• Janna Lauer

Stress Management: Part 1 of 5, Beyond the To Do List

Self-Care. It’s all the rage these days. Unfortunately, it does not seem to be helping us to decrease our stress levels. As a stress management coach, I attribute this to two factors: the way companies have been marketing “self-care products” and the way the checklist habit has permeated our lives.

The first issue, as many other people have been bringing up is the over-capitalization of the self-care practice. Now don’t get me wrong, I am not opposed to spending money on one’s self, but as the old adage goes, money doesn't buy happiness. What we are typically being sold, at a time when we are feeling more vulnerable than usual, is an image meant to improve someone else’s bottom line and not necessarily our own mental health. And while goods and services can be useful in your self care practice, the truth is that effective self care is personal and cannot be mass produced.

Second, is the checklist mentality that often comes with self-care. In both coaching and personal conversations, I frequently hear “I’m doing everything I should in order to feel better. I go for walks, I meditate, I take breaks…etc”. And while I also use checklists to stay organized in general, I do not believe that they are an effective approach for stress management since it does not usually help someone to get at the root cause of the stress. While I cannot stop companies for exploiting the idea of self-care for their marketing purposes, I do hope to reframe the checklist mentality.

In working with hundreds of clients on stress management and self care, I have begun to notice a pattern of successful strategies. These strategies allow a person to understand the cause of the stress in addition to gaining access to the resources needed to meet the challenge of the stress.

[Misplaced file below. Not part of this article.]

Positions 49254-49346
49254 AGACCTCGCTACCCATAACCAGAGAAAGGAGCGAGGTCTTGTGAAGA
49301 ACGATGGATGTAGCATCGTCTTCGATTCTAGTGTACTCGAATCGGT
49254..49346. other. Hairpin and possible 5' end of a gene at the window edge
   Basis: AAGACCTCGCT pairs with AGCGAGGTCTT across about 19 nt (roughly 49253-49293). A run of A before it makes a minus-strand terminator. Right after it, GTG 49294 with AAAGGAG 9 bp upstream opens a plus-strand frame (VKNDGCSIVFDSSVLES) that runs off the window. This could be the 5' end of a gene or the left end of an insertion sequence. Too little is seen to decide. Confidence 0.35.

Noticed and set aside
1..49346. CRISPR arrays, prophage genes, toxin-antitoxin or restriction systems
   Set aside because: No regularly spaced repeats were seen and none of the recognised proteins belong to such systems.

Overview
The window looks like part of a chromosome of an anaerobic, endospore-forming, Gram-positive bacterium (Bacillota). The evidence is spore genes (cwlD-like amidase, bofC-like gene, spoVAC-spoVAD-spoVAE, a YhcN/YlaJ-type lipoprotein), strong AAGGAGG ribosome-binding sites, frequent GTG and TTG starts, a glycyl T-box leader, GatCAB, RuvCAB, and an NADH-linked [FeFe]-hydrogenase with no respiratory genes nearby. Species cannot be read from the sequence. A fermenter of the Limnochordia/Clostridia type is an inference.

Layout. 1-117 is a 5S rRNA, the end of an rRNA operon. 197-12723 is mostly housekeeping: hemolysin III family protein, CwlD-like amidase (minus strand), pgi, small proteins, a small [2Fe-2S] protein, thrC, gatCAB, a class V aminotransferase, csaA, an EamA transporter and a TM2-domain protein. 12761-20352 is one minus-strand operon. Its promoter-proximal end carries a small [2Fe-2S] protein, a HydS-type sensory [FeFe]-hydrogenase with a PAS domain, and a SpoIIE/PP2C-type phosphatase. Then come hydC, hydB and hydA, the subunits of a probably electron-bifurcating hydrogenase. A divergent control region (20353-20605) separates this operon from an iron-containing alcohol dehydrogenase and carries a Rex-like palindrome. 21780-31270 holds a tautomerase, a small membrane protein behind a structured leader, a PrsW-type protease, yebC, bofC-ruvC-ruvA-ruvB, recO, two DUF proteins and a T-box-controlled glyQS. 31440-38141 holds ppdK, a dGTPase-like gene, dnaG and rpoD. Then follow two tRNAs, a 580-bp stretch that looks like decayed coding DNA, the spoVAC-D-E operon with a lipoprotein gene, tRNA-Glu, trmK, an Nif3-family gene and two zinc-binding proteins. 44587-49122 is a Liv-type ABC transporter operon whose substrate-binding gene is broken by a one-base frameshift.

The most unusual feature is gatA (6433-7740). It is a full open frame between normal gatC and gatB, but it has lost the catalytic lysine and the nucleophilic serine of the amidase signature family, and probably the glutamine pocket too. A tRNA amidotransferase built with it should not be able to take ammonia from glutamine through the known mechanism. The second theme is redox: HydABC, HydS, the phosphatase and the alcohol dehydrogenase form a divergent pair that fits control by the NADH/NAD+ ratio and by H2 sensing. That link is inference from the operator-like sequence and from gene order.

Green mossy trees surrounding ponds with walking paths.
The peaceful gardens in Sintra, Portugal

While the most effective stress management strategies are personalized, I have noticed that they often fall into four categories: rest, play, movement, and joy. These categories can encompass major parts of our lives, but they may just be the beginning of possible stress management solutions. I start here because I believe these are some of the most essential and accessible elements of stress management. They are essential because they can lead to a greater understanding of what specifically is causing the stress, and accessible because, with perhaps a little restructuring, these solutions can fit into most of our lives. In fact, elements might already be there and it is more a matter of strengthening them.

I would like to note that I do not have unambiguous definitions or distinctions for these categories. This is because everyone experiences things differently and I do not wish to hinder your process or creativity with arbitrary boxes. There is also a lot more that I want to cover with each topic and I will frequently be revisiting each in the future. I have chosen to start with these categories and focus on a corresponding element for each in order to cover both the how and why of effective self care/stress management.

In the next four posts I will dive deeper into each self-care category to explain how certain practices can support your stress management and inspire you to build your own personalized practices that will resonate deeply and effectively.

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